Geekulcha VacWork encourages innovation in the Kalahari

Geekulcha VacWork, a grassroots programme teaching high school pupils about ICT and startups, took place between 10 and 14 Juy in Mier, in the Northern Cape.

Geekulcha co-founder and COO Tiyani Nghonyama told Ventureburn that the initiative, which was launched in 2014, aims to provide a platform for skills redistribution by university students to high school pupils.

“There was a realisation that we need to monitor the transition from being a learner to university student to the job market,” he said.

Nghonyama said one of their main goals was to empower and elevate young female talent. 85% of the attendees at the Geekulcha VacWork Kalahari programme were young women.

“Seeing more females gave us a bit of hope, girls showing courage and interest in being active leaders in the ICT space,” he said.

85%  of attendees at Geekulcha VacWork Kalahari were young women

He said it was important to close the gender gaps in ICT as women were wary of venturing into science and technology.

“We need to break the barrier and encourage more women to be involved technological programmes and more importantly as producers of tech solutions.”

Nghonyama says the VacWork programme has taken 641 scholars and trained them in ICT and business. Since its launch, events have been held in Gauteng, Mpumalanga and have recently been kick-started in Limpopo.

A typical VacWork event sees participants work in tech startup teams to build tech solutions based around a particular theme. The projects are presented in a business model canvas on the final day of the programme.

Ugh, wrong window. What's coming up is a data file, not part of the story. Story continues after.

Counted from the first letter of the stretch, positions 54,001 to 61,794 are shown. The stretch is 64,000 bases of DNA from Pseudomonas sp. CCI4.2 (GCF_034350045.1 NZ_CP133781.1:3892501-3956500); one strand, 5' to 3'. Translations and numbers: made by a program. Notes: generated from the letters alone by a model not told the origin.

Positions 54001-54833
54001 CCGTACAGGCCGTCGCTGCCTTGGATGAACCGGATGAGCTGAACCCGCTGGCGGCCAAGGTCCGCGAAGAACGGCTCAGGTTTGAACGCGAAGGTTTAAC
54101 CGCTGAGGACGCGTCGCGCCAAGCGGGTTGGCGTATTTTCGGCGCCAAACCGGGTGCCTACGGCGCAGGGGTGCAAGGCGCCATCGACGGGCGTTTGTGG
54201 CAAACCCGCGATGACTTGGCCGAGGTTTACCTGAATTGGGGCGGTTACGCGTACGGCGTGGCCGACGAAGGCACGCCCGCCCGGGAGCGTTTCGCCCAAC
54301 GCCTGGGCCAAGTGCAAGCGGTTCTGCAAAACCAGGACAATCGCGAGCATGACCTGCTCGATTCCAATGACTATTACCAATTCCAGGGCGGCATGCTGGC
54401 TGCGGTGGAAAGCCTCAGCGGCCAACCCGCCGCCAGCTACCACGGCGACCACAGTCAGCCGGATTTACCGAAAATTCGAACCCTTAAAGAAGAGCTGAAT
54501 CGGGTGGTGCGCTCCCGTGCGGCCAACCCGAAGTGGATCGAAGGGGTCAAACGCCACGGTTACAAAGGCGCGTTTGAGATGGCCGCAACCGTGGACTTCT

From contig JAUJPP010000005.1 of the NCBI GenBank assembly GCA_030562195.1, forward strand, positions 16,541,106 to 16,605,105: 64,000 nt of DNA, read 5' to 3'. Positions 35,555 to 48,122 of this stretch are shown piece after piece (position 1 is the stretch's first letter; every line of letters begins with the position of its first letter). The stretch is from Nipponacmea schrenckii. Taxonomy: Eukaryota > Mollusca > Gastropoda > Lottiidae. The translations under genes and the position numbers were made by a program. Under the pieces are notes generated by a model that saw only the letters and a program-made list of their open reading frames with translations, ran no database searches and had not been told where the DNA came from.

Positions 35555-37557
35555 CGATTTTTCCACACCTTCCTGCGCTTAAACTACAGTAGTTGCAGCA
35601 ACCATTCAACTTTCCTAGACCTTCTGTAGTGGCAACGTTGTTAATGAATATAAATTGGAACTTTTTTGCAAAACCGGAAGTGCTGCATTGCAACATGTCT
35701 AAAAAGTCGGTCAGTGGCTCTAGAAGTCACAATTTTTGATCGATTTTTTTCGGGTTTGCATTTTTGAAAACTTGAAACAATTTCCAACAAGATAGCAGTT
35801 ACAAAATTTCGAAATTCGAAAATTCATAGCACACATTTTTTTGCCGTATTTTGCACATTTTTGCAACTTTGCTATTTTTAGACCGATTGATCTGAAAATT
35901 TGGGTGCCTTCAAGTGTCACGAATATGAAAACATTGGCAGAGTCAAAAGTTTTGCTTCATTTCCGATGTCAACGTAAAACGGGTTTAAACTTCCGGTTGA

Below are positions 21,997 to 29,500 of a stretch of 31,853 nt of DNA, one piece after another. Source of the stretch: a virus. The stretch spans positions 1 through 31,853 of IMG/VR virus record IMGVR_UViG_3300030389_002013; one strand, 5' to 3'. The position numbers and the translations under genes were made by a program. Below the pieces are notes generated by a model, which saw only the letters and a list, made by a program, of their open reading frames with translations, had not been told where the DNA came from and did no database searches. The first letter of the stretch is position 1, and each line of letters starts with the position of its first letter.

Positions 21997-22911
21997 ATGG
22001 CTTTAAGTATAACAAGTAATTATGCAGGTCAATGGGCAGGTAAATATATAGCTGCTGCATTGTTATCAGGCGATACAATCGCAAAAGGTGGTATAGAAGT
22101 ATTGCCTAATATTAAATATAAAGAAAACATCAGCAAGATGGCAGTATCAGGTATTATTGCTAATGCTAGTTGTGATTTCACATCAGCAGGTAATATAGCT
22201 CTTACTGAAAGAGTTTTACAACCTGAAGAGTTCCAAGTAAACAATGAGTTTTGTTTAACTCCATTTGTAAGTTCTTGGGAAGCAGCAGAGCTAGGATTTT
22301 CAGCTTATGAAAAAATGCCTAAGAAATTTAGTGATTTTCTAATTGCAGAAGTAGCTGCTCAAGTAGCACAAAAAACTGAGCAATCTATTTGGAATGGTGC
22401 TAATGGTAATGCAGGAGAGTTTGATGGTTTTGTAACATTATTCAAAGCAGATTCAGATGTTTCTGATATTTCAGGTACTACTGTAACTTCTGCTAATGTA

Solutions are built around mobile apps, websites, graphic designs and electronic systems. These projects are then judged on innovation, market potential, scalability and presentation.

Activities at the Mier event were conducted by DCVH, a business development social enterprise which mentored on entrepreneurship and Geekulcha Student Society which mentored on mobile apps and web development.

A member from the Northern Cape Department of Economic Development and Tourism also advised participants.

Projects presented at the event

Ten projects, including applications related to social services, events, tourism and sport were developed and presented at the event. One of the projects was a smart skateboard that addresses safety issues around skating.

Nghonyama thinks Geekulcha has also made a significant impact in helping township startups.

“We help them formulate and solidify their ideas. Most importantly, we help them realise how they can reach the markets and the figures you need to do so. We also help them connect with the industry and capitalise on their clientele and users,” he said.

One of the startups to come out of Geekulcha, Megadose, an online marketing and mobile commerce platform, was one of the finalists in the South African Breweries Kickstart Ignite 2016 programme.

Nghonyama told Ventureburn that the Megadose Entertainment application was developed through similar Geekulcha initiaitves GKHack14 and RHok Pretoria.

Geekulcha was awarded an ICT Achievers Award in 2016 for their role in local industrialisation of the ICT ecosystem.

Feature image: Geekulcha via Flickr (With permission)  

Daniel Mpala


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